The following information is from my eBook on Type One Liberty Head Double Eagles at http://doubleeaglebook.com/
The 1865-S is another date whose rarity profile was greatly changed by the discovery of shipwrecks; in this case both the S.S. Brother Jonathan and the S.S. Republic which was found around a decade later. It was formerly a rare coin in higher grades but now it is among the most common Type One issues.
STRIKE: Non-shipwreck examples of this date are usually found with a weak strike on the obverse; although not as much so as on some of the earlier San Francisco double eagles of this type. Many show considerable weakness on the curls around the face and on the obverse stars. The shipwreck coins are somewhat sharper with more detail seen on the curls and at the top of Liberty’s head. Some are noticeably weak on some of the obverse stars while others have full or nearly-full detail on the stars. The reverse on both shipwreck and non-shipwreck coins is usually better struck.
SURFACES: A number of the S.S. Brother Jonathan and Republic coins have very clean surfaces with almost no marks; these must have been pristine when they were loaded on the ship. Most 1865-S double eagles are characterized by the sort of deep abrasions which characterize the great majority of Type One issues from this mint. Shipwreck coins graded Mint State-63 to Mint State-65 by PCGS (and later by NGC) vary considerably in quality. If a collector is patient, he should be able to acquire a choice example.
LUSTER: The luster is frosty with a noticeably grainy texture. On the shipwreck coins, the quality and appearance of the luster varies. Some have exceptional frosty luster and show little evidence of having been on the ocean floor for over a century. Others have a subdued, distinctly granular appearance which is suggestive of a classic “seawater” coin. If a collector looks at enough Bro Jo and Republic coins, he should be able to easily distinguish between the two.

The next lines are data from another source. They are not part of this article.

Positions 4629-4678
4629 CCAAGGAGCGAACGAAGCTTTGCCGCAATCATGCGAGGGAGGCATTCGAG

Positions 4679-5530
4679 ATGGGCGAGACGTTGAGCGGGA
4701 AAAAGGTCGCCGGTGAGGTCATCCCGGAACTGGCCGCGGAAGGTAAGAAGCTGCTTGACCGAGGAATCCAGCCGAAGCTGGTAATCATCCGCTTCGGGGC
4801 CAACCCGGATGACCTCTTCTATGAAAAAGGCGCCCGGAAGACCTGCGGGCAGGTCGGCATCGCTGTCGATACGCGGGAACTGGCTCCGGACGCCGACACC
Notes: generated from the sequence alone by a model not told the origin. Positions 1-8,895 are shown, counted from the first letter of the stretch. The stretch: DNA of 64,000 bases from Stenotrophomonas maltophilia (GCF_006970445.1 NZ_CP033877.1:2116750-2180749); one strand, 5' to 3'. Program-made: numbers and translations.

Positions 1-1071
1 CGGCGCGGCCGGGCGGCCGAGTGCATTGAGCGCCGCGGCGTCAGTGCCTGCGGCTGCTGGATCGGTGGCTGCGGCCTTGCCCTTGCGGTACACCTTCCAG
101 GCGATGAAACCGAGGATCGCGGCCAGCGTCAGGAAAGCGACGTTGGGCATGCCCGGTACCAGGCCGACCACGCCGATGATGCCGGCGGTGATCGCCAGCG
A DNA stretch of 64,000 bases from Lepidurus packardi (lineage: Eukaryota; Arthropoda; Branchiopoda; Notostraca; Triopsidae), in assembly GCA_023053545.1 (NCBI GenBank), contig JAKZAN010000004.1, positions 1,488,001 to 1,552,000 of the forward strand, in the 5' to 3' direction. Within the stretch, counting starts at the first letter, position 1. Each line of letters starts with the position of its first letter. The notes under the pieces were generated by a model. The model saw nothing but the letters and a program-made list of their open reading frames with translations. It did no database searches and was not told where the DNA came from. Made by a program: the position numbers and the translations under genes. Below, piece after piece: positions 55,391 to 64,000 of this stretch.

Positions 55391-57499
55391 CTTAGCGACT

COLORATION: Non-shipwreck coins show a medium to deep orange-gold color but many have been dipped and are bright and lifeless as a result. The shipwreck coins have color which ranges from light rose-gold to deep orange-gold. A small number have superb color and are, along with the better quality 1856-S and 1857-S coins from the S.S. Central America, among the most attractive United States gold coins of any denomination struck prior to the end of the Civil War.
EYE APPEAL: Prior to the discovery of the Brother Johnathan, it was very hard to locate an 1865-S with good eye appeal. The typical piece was weakly struck on the obverse, densely abraded, and dull. With the addition of hundreds of nice shipwreck coins to the market, there are now many 1865-S double eagles with above-average eye appeal.
INTERESTING VARIETIES: In the previous edition of this book, I wrote that only one important variety was known. This is incorrect and at least two exist as well as numerous minor positional varieties.
Small S mintmark: The mintmark is small and placed low in the field over the N in TWENTY. This is by far the more common of the two varieties.